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On the consequences and economics of feeding grain ad libitum to culled beef cows

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  • Thirty-five non-pregnant beef cows in three age classes (< 4 yr, 4–5 yr, and > 5 yr) were allocated at random to two treatments (fed, unfed) soon after weaning in November 1978. On day 1, the unfed group of 17 cows were marketed and the fed group of 18 cows were introduced to grain feeding. After 63 days, the fed cows were marketed and data were collected in a manner identical to those from the unfed cows. Feed consumption by the 18 cows in 63 days was 15 398kg at a cost of $1188.66. The cows gained a mean of 1.42 kg/day with an efficiency of 9.59 kg feed/kg gain. The < 4 yr, 4–5 yr and > 5 yr cows gained 1.59, 1.21 and 1.19 kg/day, respectively. Feeding produced significantly greater carcass weight, dressing percentage, fat depth and marbling scores (P < 0.01) and significantly (P < 0.05) greater rib-eye areas and brighter meat color. Carcass grade was also improved, resulting in a higher carcass price ($2.03/kg vs. $1.93/kg) and, combined with carcass weight, a significantly (P < 0.01) greater total carcass value. Feeding caused a greater incidence of liver abscesses (50% vs. 29%), but reduced the incidence of yellow fat (0% vs. 29%). Under the economic conditions at the time of the study, it was profitable to feed all age classes of cows. The conditions under which grain feeding of cull cows would be profitable are discussed.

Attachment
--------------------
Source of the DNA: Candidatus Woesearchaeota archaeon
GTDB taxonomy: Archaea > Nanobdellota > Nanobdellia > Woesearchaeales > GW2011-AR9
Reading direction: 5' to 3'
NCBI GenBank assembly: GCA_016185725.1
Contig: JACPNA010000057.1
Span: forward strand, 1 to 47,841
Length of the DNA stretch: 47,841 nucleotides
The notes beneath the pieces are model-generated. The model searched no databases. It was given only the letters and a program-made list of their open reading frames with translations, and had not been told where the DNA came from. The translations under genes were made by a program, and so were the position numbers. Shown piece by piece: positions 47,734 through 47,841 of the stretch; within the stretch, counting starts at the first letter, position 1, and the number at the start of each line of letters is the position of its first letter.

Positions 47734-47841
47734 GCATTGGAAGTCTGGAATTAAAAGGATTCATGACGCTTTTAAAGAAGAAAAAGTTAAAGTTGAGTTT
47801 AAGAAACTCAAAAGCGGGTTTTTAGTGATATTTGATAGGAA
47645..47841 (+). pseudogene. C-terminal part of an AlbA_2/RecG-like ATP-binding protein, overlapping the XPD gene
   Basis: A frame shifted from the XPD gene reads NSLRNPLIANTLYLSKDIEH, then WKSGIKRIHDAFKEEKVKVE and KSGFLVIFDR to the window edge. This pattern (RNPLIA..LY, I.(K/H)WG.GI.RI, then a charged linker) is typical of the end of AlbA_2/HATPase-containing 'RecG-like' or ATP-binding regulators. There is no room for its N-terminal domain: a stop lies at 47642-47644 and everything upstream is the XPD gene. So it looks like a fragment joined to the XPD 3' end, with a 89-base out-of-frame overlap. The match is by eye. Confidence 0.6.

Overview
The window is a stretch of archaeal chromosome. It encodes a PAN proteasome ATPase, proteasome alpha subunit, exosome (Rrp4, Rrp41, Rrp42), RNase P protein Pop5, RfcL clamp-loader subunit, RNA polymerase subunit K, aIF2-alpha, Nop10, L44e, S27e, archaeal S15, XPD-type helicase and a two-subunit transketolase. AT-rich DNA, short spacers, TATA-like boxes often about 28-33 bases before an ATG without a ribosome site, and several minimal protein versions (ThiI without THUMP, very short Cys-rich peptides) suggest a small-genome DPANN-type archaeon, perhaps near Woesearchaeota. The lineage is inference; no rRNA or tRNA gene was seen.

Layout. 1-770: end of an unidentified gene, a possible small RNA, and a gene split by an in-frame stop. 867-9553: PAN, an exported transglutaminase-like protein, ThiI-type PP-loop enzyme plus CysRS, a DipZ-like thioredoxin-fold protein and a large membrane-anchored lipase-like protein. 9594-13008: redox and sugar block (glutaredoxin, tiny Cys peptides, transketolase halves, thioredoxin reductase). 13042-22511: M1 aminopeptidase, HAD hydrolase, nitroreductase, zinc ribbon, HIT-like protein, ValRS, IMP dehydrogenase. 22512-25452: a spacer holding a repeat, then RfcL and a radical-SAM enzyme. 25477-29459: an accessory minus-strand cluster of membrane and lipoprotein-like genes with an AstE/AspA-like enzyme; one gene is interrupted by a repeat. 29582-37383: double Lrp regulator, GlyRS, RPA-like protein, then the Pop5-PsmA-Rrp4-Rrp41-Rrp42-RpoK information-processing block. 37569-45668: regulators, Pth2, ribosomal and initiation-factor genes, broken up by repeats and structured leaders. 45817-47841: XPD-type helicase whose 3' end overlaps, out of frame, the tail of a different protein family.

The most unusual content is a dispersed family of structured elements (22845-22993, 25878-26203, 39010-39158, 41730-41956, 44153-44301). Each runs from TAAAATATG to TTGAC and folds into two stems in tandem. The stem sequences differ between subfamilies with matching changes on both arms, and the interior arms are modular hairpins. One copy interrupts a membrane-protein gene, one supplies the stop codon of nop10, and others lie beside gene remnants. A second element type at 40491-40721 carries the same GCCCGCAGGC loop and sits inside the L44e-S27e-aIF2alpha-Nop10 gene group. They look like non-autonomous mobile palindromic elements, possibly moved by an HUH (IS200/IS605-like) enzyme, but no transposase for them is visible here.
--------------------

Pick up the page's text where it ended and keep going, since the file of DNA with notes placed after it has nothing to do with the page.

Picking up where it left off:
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    @1981 Price, M. A., Berg, R. T. This version of this article is open access and can be downloaded and shared. The original author(s) and source must be cited.
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    • Price, M.A. and Berg, R.T. (1981). On the consequences and economics of feeding grain ad libitum to culled beef cows. Canadian Journal of Animal Science, 61(1), 105-111. doi: 10.4141/cjas81-015
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